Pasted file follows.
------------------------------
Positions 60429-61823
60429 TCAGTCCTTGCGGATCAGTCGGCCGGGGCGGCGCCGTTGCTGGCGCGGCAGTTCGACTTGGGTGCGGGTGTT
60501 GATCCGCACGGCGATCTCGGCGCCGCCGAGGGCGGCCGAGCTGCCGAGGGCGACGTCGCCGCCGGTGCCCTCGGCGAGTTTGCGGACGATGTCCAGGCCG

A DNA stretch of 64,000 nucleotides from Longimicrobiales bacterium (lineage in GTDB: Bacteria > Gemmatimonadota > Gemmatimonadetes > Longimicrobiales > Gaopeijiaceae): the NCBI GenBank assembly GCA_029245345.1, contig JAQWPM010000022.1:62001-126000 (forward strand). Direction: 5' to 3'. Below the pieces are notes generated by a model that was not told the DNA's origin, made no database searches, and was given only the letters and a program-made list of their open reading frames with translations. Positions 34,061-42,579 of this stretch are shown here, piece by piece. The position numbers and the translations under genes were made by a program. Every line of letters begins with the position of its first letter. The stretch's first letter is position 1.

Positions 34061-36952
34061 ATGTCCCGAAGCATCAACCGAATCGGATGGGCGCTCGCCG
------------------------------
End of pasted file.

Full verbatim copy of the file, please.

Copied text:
Positions 60429-61823
60429 TCAGTCCTTGCGGATCAGTCGGCCGGGGCGGCGCCGTTGCTGGCGCGGCAGTTCGACTTGGGTGCGGGTGTT
60501 GATCCGCACGGCGATCTCGGCGCCGCCGAGGGCGGCCGAGCTGCCGAGGGCGACGTCGCCGCCGGTGCCCTCGGCGAGTTTGCGGACGATGTCCAGGCCG

A DNA stretch of 64,000 nucleotides from Longimicrobiales bacterium (lineage in GTDB: Bacteria > Gemmatimonadota > Gemmatimonadetes > Longimicrobiales > Gaopeijiaceae): the NCBI GenBank assembly GCA_029245345.1, contig JAQWPM010000022.1:62001-126000 (forward strand). Direction: 5' to 3'. Below the pieces are notes generated by a model that was not told the DNA's origin, made no database searches, and was given only the letters and a program-made list of their open reading frames with translations. Positions 34,061-42,579 of this stretch are shown here, piece by piece. The position numbers and the translations under genes were made by a program. Every line of letters begins with the position of its first letter. The stretch's first letter is position 1.

Positions 34061-36952
34061 ATGTCCCGAAGCATCAACCGAATCGGATGGGCGCTCGCCG